JHOM - Bookshelf - Italian Genizah

by Prof. Mauro Perani
Part 1:  The discovery

As part of its larger program, Culture, History & Art in Emilia Romagna,[1] the Center for Jewish History ((NYC) sponsored a lecture on October 13, 2004 on the recently discovered Italian Genizah.

Professor of Jewish History Mauro Perani from the University of Bologna shared the recent discovery in Italy of thousands of parchment folia and bifolia dismembered from Hebrew manuscripts that were reused as bookbindings in the 16th and 17th century. These manuscripts came from Italy as well as from Ashkenazi and Sephardi lands. The discovery of these fragments has aroused growing interest and many questions.

After the discovery of the Cairo Genizah at the end of the 19th century, scholars hoped to discover a similar European Genizah. Given, however, the humid European climate and the widespread Jewish custom of burying old manuscripts in the moist earth of cemeteries, this hope seemed utopian; most of the thousands of Hebrew manuscripts belonging to the Jews who had settled in European countries had decomposed over the years.

By a twist of fate, the scholars’ dream of discovering a European Genizah came true in the last two decades. This was thanks to the re-employment of parchment Hebrew manuscripts and to the Inquisitorial confiscations of Hebrew books carried out in the Counter Reformation period.

It appears that the phenomenon of reusing manuscript materials was well known during the entire period of the Middle Ages. A material such as parchment was commonly re-employed for re-writing (after washing the ink of the pre-existing text) or for more humble purposes such as book binding, particularly in the 16th and 17th centuries. Thousands of Italian, Greek and liturgical manuscripts underwent this treatment, and Hebrew manuscripts were not exempt.

The 1970s discovery that thousands of medieval Hebrew manuscripts had made their way into the bindings of volumes in Italian Archives and Libraries was of great interest to Italian and Israeli scholars and scientists. In July 1981 the late Professor Joseph Sermoneta zikrono li-vrakah, promoted in Italy a “project for the research, cataloguing, restoration and photographing of medieval Hebrew manuscript fragments found in the bindings of volumes in Italian Archives and Libraries.”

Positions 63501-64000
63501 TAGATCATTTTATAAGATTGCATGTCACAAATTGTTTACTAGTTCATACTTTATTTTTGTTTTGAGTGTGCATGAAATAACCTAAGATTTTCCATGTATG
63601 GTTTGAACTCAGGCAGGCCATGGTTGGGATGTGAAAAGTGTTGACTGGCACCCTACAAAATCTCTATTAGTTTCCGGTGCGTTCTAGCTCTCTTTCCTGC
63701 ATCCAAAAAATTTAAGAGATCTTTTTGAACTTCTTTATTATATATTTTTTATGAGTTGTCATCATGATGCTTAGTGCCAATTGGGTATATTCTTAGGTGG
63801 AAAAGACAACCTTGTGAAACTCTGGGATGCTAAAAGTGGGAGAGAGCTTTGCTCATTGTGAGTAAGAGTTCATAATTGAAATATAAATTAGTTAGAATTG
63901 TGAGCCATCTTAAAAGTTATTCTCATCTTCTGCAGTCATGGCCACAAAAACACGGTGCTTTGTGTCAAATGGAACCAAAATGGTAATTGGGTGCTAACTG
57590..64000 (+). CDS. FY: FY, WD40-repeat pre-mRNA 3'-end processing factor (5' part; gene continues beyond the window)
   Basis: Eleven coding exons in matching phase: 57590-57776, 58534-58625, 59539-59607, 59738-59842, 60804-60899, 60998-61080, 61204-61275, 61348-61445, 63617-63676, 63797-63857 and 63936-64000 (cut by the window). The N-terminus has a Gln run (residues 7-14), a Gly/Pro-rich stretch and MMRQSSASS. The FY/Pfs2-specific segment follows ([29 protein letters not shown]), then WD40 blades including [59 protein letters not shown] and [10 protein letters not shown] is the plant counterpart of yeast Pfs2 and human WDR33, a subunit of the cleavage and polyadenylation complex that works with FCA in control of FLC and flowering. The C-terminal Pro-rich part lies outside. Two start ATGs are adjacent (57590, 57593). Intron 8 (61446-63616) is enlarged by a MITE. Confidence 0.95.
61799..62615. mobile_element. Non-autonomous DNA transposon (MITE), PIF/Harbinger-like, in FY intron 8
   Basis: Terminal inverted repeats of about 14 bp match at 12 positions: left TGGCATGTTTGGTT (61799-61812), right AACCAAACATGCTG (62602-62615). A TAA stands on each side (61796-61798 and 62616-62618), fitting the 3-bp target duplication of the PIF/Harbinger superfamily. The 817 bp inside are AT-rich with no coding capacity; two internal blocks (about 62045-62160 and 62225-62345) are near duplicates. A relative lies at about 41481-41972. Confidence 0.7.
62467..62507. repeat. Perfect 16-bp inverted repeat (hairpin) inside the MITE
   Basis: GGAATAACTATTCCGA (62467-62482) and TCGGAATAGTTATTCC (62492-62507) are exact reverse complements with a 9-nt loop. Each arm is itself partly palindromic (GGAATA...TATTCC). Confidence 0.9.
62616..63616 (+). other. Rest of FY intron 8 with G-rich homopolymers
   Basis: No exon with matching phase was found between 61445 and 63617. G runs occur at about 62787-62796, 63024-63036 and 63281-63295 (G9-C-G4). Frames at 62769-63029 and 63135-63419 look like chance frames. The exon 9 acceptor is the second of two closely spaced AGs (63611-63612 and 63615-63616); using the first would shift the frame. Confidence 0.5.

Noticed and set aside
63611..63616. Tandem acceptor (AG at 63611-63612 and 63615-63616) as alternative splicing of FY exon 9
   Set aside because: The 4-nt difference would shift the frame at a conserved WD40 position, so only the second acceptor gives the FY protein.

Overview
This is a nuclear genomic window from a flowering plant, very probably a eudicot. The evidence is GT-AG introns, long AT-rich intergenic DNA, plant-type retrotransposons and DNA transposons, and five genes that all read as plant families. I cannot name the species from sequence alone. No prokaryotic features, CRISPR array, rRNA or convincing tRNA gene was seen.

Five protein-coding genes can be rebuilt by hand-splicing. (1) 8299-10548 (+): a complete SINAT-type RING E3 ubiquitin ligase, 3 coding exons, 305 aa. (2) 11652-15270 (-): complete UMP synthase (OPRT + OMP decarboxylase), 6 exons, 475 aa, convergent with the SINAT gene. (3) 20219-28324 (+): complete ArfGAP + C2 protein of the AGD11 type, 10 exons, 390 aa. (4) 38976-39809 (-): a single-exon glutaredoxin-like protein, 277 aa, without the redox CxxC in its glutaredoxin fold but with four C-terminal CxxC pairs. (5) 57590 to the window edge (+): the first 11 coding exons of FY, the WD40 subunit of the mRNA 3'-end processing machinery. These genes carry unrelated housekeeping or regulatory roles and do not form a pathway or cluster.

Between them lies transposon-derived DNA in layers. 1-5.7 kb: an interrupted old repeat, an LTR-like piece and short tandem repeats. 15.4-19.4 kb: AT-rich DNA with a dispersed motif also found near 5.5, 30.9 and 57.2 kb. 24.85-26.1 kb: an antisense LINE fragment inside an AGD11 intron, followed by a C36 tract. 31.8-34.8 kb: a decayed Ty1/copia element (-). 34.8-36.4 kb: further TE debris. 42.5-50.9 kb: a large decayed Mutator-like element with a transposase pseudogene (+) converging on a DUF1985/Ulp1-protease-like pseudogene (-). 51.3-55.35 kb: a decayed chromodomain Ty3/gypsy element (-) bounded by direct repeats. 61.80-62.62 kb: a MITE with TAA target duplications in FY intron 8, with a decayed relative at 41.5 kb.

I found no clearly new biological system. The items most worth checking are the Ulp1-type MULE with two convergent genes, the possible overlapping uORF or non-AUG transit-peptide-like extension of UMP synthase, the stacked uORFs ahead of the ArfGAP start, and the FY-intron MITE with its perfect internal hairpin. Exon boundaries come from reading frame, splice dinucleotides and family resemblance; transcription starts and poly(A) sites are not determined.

And so we set out, in the early 1980s, to systematically examine a large part of the State Archives, of library collections and other private and ecclesiastical archives, discovering thousands of findings, far beyond our most optimistic expectations. Apparently, while this phenomenon had been present in other European countries, it was more widespread in Italy, as many Jews had immigrated here from other European regions as a result of persecution or expulsion in the 14th and 15th centuries, carrying their manuscripts with them.

Some 1,700 Jewish parchment fragments have been found to date in all the other European countries: about 700 in Germany, 500 in Austria, 170 in Hungary and about 150 in Spain. In Italy at the present state of research – which is far from conclusive – over 8,000 fragments have been discovered. Of this large number 4,800 have been found by this writer in Emilia Romagna alone; others have been found in Lombardy, Latium, the Marches, Tuscany, Sicily, Umbria, Venice, Piedmont, Abruzzi e Molise and Campania.The phenomenon seems to be most common the central and northern ones.

It is important to point out that when we refer now to “fragments from the Italian Genizah, we are speaking almost always, of whole folios or bifolios; in only a small number of cases are they smaller fragments or strips of cutted pages. Moreover, as all of these “fragments” are from parchment folia – paper manuscripts not suitable to be re-employed as covers, they were used to make cardboard book bindings.

Part 1:  The discovery  |  Part 2:   Background information  |  
Part 3:  Research methodology  |  Part 4:  Content of findings


[1] Presented by Centro Culturale Primo Levi, the Italian Cultural
Institute, University of Bologna, and the Italian Association for
Jewish Studies.



The Center for Jewish History and the Centro Culturale Primo Levi in collaboration with the Municipality of Bologna present an evening dedicated to Jewish life, history, art, and cuisine of Emilia Romagna.

This program, which begins Wednesday, October 13 at 6:00 pm, highlights the international interests of the Center for Jewish History and its ability to reach out to scholarly organizations and the Jewish community outside the United States.



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